Warren v. District of Columbia, 444 A.2d 1 (D.C. Ct. of Ap., 1981), states: “fundamental principle of American law that a government and its agents are under no general duty to provide public services, such as police protection, to any individual citizen.” The court ruled that the state has no duty to provide public goods, thus the police have no obligation to protect and thus do not even have to come to your assistance.

    Riss v. City of New York, 22 N.Y.2d 579, 293 NYS2d 897, 240 N.E.2d 860 (N.Y. Ct. of Ap. 1958); a woman who telephoned police to beg for protection from her boyfriend sued the city for its failure to protect her from an assault in which he threw lye in her face, blinding her in one eye, damaging the other and scarring her face. The city denied responsibility, and the courts agreed. Dissenting opinion: What makes the City's position particularly difficult to understand is that, in conformity to the dictates of the law, Linda did not carry any weapon for self-defense. Thus by a rather bitter irony she was required to rely for protection on the City of New York which now denies all responsibility to her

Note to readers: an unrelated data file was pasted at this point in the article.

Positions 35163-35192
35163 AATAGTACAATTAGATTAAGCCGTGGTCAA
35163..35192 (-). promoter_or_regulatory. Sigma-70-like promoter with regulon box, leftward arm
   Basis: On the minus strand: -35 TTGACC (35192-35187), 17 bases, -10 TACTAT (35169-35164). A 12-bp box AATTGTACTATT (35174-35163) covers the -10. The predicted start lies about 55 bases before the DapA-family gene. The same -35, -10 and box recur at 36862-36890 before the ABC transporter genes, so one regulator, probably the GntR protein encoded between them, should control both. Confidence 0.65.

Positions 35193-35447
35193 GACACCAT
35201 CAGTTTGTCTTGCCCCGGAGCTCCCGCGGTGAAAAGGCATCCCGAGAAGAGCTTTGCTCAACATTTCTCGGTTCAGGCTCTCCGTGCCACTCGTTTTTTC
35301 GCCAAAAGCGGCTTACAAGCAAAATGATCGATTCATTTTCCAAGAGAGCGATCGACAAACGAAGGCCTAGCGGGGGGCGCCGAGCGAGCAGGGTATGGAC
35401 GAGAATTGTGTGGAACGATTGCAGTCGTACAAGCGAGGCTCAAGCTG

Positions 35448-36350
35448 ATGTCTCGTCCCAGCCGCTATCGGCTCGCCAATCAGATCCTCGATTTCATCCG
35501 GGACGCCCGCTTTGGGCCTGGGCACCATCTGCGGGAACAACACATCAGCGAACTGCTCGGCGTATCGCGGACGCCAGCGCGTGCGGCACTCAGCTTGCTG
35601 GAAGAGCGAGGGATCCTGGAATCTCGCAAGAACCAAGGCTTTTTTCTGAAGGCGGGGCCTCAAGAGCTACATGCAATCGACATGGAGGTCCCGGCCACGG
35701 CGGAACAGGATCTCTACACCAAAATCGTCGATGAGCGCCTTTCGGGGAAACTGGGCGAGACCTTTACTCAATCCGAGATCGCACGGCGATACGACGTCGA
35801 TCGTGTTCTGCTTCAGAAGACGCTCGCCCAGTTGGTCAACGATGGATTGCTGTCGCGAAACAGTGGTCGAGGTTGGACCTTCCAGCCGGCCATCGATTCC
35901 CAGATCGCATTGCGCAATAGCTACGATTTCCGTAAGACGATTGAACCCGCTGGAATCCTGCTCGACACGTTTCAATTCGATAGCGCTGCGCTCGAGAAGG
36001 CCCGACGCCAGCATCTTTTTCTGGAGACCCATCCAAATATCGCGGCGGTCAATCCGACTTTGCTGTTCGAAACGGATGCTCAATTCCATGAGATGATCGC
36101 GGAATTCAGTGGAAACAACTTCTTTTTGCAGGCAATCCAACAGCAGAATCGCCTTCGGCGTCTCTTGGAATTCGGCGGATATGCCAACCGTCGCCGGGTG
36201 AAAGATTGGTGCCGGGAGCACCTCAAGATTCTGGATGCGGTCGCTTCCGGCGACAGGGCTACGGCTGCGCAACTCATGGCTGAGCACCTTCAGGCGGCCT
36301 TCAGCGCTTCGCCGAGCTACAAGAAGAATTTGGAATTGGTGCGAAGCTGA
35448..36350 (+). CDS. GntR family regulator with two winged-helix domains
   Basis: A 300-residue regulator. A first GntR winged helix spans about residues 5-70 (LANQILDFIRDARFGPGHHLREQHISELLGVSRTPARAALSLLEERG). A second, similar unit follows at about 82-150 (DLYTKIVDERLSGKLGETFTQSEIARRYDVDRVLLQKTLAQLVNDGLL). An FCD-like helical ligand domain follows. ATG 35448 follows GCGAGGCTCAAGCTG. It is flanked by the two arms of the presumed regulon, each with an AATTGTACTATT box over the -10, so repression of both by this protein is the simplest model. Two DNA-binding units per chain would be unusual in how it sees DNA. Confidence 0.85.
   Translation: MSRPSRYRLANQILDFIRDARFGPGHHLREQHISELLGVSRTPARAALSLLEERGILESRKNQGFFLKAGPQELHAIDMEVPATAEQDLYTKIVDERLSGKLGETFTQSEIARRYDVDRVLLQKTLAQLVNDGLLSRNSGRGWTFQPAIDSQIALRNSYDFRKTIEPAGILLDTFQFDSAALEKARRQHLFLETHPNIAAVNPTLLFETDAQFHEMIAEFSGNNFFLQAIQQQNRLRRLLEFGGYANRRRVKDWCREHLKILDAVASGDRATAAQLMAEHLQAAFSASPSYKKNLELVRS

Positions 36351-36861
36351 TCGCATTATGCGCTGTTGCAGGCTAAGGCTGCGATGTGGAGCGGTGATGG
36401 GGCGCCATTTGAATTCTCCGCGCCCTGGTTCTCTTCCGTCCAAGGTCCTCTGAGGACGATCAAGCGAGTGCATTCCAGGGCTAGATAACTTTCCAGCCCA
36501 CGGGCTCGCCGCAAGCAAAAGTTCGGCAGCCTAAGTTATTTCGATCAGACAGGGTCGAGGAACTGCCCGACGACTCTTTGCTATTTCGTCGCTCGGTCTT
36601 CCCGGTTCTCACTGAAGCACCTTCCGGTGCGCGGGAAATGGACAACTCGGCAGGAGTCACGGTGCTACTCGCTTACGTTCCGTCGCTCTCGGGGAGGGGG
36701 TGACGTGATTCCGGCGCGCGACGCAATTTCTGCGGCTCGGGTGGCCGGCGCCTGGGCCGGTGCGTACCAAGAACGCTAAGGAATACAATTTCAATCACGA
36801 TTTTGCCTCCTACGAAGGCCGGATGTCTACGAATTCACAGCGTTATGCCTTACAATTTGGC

Keane v. City of Chicago, 98 Ill. App.2d 460, 240 N.E.2d 321 (1968); On 20 April 1961, Josephine M. Keane, a teacher in the Chicago City Public Schools was assaulted and killed on school premises by a student enrolled in the school. Keane's family sued the City of Chicago, claiming that, "the City was negligent in failing to assign police protection to the school, although it knew or should have known that failure to provide this protection would result in harm to persons lawfully on the premises (because) it knew or should have known of the dangerous condition then existing at the school." The Appeals Court affirmed the judgment of the Circuit Court of Cook County. Presiding Judge Burke of the Appeals Court held that, "Failure on the part of a municipality to exercise a government function does not, without more, expose the municipality to liability." Justice Burke went on to say that: "To hold that under the circumstances alleged in the complaint the City owed a special duty' to Mrs. Keane for the safety and well being of her person would impose an all but impossible burden upon the City, considering the numerous police, fire, housing and other laws, ordinances and regulations in force."